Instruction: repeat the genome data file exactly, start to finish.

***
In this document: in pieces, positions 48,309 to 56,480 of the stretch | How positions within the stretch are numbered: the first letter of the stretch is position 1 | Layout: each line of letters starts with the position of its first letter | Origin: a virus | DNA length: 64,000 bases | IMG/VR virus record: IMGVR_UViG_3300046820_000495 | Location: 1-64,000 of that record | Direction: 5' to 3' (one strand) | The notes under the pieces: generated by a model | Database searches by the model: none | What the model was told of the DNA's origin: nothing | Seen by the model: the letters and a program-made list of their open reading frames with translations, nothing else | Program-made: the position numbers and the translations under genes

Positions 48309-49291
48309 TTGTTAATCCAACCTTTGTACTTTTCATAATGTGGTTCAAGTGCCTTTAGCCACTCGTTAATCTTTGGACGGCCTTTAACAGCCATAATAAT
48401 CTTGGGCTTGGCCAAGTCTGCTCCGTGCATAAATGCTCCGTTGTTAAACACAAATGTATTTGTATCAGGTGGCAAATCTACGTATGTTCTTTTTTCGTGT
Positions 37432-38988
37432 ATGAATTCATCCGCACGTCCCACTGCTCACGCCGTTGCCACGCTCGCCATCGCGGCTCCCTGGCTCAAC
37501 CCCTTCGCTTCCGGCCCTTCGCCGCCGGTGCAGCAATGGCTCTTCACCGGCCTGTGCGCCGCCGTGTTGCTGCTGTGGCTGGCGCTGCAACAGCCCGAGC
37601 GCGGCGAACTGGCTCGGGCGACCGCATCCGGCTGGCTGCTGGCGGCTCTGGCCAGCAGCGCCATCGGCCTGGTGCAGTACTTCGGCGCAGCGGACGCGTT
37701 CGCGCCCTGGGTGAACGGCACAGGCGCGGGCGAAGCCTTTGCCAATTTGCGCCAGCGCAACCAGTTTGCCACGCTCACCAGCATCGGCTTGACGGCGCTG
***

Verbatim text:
In this document: in pieces, positions 48,309 to 56,480 of the stretch | How positions within the stretch are numbered: the first letter of the stretch is position 1 | Layout: each line of letters starts with the position of its first letter | Origin: a virus | DNA length: 64,000 bases | IMG/VR virus record: IMGVR_UViG_3300046820_000495 | Location: 1-64,000 of that record | Direction: 5' to 3' (one strand) | The notes under the pieces: generated by a model | Database searches by the model: none | What the model was told of the DNA's origin: nothing | Seen by the model: the letters and a program-made list of their open reading frames with translations, nothing else | Program-made: the position numbers and the translations under genes

Positions 48309-49291
48309 TTGTTAATCCAACCTTTGTACTTTTCATAATGTGGTTCAAGTGCCTTTAGCCACTCGTTAATCTTTGGACGGCCTTTAACAGCCATAATAAT
48401 CTTGGGCTTGGCCAAGTCTGCTCCGTGCATAAATGCTCCGTTGTTAAACACAAATGTATTTGTATCAGGTGGCAAATCTACGTATGTTCTTTTTTCGTGT
Positions 37432-38988
37432 ATGAATTCATCCGCACGTCCCACTGCTCACGCCGTTGCCACGCTCGCCATCGCGGCTCCCTGGCTCAAC
37501 CCCTTCGCTTCCGGCCCTTCGCCGCCGGTGCAGCAATGGCTCTTCACCGGCCTGTGCGCCGCCGTGTTGCTGCTGTGGCTGGCGCTGCAACAGCCCGAGC
37601 GCGGCGAACTGGCTCGGGCGACCGCATCCGGCTGGCTGCTGGCGGCTCTGGCCAGCAGCGCCATCGGCCTGGTGCAGTACTTCGGCGCAGCGGACGCGTT
37701 CGCGCCCTGGGTGAACGGCACAGGCGCGGGCGAAGCCTTTGCCAATTTGCGCCAGCGCAACCAGTTTGCCACGCTCACCAGCATCGGCTTGACGGCGCTG